Rare, prehistoric rock art which could be more than 4,000 years old has been discovered in the Brecon Beacons.
The Bronze Age discovery was made late last year by national park geologist Alan Bowring.
Experts claim the stone probably served as a way marker for farming communities.
Similar stones have been found in other parts of Britain but they are thought to be rare in mid Wales.
Its exact location in the Brecon Beacons is being kept a secret and news of its discovery comes after archaeologists found a similar ancient rock in the Scottish Highlands. Read more.
This isn’t exactly illustration but it’s art from the Bronze Age!
And for my next trick, you can’t get more classic than a handaxe. One of my favourite in fact, from the museum of archaeology and anthropology in Cambridge.
Not having any actual training I found this one a bit more tricky. Did my best using some actual archaeological illustration for reference.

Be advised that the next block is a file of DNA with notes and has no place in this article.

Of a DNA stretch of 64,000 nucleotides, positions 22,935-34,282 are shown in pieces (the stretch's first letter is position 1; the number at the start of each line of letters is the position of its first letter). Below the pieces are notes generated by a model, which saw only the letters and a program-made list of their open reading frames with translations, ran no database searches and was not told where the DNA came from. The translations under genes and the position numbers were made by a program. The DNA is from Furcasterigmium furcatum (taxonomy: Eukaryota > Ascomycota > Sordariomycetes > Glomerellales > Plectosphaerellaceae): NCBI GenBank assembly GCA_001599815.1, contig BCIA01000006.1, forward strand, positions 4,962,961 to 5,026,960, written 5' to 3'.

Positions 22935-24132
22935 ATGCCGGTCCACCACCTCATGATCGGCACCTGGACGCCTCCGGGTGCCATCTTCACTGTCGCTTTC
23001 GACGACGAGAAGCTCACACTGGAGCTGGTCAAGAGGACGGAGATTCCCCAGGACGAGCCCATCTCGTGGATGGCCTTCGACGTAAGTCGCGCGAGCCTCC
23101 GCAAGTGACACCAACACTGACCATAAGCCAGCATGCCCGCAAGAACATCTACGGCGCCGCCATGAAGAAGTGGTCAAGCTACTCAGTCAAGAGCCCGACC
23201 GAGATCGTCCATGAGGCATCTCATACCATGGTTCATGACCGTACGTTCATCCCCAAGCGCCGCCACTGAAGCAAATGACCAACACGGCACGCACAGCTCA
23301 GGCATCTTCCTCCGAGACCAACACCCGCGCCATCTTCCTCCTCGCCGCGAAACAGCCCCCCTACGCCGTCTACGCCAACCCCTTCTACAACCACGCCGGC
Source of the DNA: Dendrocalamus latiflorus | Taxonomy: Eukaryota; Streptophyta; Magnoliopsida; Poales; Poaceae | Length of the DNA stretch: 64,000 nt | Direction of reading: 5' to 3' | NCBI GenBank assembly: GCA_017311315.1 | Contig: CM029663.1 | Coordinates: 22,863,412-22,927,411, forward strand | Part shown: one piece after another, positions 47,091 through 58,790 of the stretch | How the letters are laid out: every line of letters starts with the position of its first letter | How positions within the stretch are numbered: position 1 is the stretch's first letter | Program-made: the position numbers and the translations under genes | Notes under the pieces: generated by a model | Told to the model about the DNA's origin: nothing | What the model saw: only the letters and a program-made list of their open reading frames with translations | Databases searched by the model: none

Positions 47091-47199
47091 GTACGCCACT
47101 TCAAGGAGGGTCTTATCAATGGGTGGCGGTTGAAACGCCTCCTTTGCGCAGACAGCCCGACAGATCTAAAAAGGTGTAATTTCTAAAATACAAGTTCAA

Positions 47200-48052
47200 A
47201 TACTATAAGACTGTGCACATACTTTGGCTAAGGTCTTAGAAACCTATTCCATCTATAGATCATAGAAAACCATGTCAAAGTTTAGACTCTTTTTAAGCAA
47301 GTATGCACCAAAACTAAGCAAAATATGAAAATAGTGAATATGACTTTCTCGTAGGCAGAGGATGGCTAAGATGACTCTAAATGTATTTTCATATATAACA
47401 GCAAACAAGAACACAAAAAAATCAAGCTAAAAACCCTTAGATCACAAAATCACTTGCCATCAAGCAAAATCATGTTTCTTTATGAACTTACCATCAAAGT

Eee~ lookit dat shell :3
On this statuette found in Austria we can see the preserved traces of the original painting. The interesting fact is also the hole between it´s tights. It could serve for interlacing of the waistcloth or, less probably, for fixing of the figure to the base; the fingertips would hinder the perfect fixing. The image represents the possibilities of the painting interpretation – the decorative leggings on the tights, tattooes, paintings on the skin and a necklace in the form of boar tusks. We can also see the decoration on the neck.
Another of the important Neolithic cultures is the Bükk culture from Slovakia and Hungary, famous for it´s creative decorative cultural design. The pottery was decorated with impressive geomethrical parallel lines and coloured with black, red, white and yellow colour.
via > anthropark.wz.cz
Ground plan of Roman Villa by Heywood Sumner
Cunliffe, B. (1985). Heywood Sumner’s Wessex. Wimborne: Roy Gasson Associates.